The digital humanities, specifically what exactly encompasses the broad term, appears to be a topic that is of much debate between scholars. If we go back to our week two readings, there is an excerpt from our textbook titled, The Humanities, Done Digitally, where the author attempts to define what exactly the digital humanities are, or rather “what is the digital humanities” (Fitzpatrick), as she put it. What is interesting to me about this piece is the fact that our readings for week three both reference the work done by this author very early in each article, implying that she is a sort of expert on this debate.
The debate between what the digital humanities are seems to stem from what each individual considers to be the focus of the digital humanities, namely making, or if it should in fact expand to include interpreting as well. While some consider that the digital humanities should only include making, others, such as Mark Sample, believe that the digital humanities are not about producing, rather they are about reproducing (“The digital humanities is not about building, it’s about sharing”). In a similar attempt to define the digital humanities, Lisa Spiro attempted to create a statement of the core values of the digital humanities, including openness, collaboration, collegiality and connectedness, diversity, and experimentation (“This Is Why We Fight”: Defining the Values of the Digital Humanities”). It appears by the values that Spiro selected, she includes both making and interpretation in her definition of the digital humanities.
From my point of view, I think that the digital humanities are both about making and interpreting. The humanities at their core are about interpreting, but I think when the digital element is added, making is just as large, if not a larger, piece of the puzzle. So far in class we have discussed ideology such as the idea of us becoming post human with the addition of technology in our everyday lives. This is interpretation on our part relating to the digital world we live in. As for the “making” side of the digital humanities, we will be doing that as well, as I understand, later in the semester. To use an example of a program that follows this idea that the digital humanities can be about both making and interpreting, Voyant was made with the ability to interpret in mind. Voyant, in my opinion, represents the digital humanities and both of its sides. The making of the program, Voyant, is obviously the creation of it, and it can then be used to interpret some form of data in a humanistic way.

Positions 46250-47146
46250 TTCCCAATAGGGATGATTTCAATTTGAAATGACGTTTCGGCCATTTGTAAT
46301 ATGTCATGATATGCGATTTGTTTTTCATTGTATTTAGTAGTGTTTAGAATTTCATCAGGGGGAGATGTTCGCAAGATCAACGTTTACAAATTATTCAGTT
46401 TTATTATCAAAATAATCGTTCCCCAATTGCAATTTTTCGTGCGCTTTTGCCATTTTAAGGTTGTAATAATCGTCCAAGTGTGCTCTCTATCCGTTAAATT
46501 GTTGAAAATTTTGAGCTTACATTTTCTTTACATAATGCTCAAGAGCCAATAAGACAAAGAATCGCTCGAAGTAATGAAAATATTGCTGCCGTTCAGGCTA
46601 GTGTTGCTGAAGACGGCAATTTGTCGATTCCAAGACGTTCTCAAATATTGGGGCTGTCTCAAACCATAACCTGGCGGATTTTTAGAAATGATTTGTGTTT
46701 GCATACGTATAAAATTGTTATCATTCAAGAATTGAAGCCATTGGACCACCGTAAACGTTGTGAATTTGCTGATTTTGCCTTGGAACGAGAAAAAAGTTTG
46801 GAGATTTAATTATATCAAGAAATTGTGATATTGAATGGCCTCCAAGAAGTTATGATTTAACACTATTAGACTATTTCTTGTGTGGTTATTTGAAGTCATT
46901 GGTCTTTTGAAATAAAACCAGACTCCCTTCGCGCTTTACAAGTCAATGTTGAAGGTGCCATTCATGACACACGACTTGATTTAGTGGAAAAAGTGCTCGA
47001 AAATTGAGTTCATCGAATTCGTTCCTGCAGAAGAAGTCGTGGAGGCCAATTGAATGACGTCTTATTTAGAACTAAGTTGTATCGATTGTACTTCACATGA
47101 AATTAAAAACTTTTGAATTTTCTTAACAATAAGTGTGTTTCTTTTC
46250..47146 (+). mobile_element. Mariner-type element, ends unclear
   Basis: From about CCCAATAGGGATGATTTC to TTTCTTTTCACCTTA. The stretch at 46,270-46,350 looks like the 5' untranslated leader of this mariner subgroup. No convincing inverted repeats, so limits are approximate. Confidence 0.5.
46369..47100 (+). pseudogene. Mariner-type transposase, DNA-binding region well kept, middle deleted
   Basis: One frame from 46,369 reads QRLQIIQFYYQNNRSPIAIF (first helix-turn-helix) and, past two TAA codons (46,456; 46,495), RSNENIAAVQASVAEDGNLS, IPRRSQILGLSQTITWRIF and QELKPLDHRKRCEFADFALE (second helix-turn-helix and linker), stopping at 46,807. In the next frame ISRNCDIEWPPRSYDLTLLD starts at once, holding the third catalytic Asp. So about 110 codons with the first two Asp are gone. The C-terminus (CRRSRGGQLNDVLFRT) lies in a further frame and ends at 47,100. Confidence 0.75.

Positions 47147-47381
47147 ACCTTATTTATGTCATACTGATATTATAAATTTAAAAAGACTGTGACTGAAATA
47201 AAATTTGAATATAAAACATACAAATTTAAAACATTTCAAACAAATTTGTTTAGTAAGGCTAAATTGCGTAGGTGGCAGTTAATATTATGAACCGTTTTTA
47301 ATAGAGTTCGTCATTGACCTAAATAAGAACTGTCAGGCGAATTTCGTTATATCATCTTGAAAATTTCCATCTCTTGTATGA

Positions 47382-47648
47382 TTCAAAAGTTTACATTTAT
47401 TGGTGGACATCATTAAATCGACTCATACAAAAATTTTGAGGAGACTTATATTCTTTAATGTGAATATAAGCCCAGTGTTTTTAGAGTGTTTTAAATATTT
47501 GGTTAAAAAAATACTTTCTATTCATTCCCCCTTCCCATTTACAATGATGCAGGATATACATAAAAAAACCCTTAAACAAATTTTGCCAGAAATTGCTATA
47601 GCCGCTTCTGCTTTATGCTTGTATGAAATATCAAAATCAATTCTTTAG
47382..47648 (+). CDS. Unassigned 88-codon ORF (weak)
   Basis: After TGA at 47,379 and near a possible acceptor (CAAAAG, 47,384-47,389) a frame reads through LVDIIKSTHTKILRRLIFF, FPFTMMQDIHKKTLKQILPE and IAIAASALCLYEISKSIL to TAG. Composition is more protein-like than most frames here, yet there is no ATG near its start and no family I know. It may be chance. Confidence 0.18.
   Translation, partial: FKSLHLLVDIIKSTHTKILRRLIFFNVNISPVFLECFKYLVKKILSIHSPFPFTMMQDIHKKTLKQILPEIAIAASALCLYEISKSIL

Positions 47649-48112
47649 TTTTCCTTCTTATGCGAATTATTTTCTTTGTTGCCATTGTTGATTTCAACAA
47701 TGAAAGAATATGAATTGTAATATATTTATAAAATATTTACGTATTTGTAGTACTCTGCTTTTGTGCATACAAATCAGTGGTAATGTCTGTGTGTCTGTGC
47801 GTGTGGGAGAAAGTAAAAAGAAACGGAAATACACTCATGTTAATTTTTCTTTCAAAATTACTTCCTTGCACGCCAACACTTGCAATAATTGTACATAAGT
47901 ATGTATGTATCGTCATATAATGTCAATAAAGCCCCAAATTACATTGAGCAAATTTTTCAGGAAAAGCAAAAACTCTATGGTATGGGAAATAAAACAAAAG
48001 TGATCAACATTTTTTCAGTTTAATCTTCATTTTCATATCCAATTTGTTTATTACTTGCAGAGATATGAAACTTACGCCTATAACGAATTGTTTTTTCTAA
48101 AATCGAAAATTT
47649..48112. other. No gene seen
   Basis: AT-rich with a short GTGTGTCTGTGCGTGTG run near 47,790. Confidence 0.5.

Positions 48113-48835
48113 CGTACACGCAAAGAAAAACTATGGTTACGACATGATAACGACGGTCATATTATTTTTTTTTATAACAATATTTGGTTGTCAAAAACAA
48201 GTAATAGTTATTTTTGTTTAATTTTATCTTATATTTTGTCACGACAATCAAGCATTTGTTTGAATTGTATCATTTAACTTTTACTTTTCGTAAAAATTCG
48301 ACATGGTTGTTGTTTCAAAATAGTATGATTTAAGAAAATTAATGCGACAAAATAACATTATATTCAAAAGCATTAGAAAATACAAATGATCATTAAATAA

Fitzpatrick, Kathleen. “The Humanities, Done Digitally”. Debates in the Digital Humanities. 2012. retrieved from http://dhdebates.gc.cuny.edu/debates/text/30
Sample, Mark. “The digital humanities is not about building, it’s about sharing”. 25 May, 2011. retrieved from http://www.samplereality.com/2011/05/25/the-digital-humanities-is-not-about-building-its-about-sharing/
Spiro, Lisa. ““This Is Why We Fight”: Defining the Values of the Digital Humanities”. Debates in the Digital Humanities. 2012. retrieved from http://dhdebates.gc.cuny.edu/debates/text/13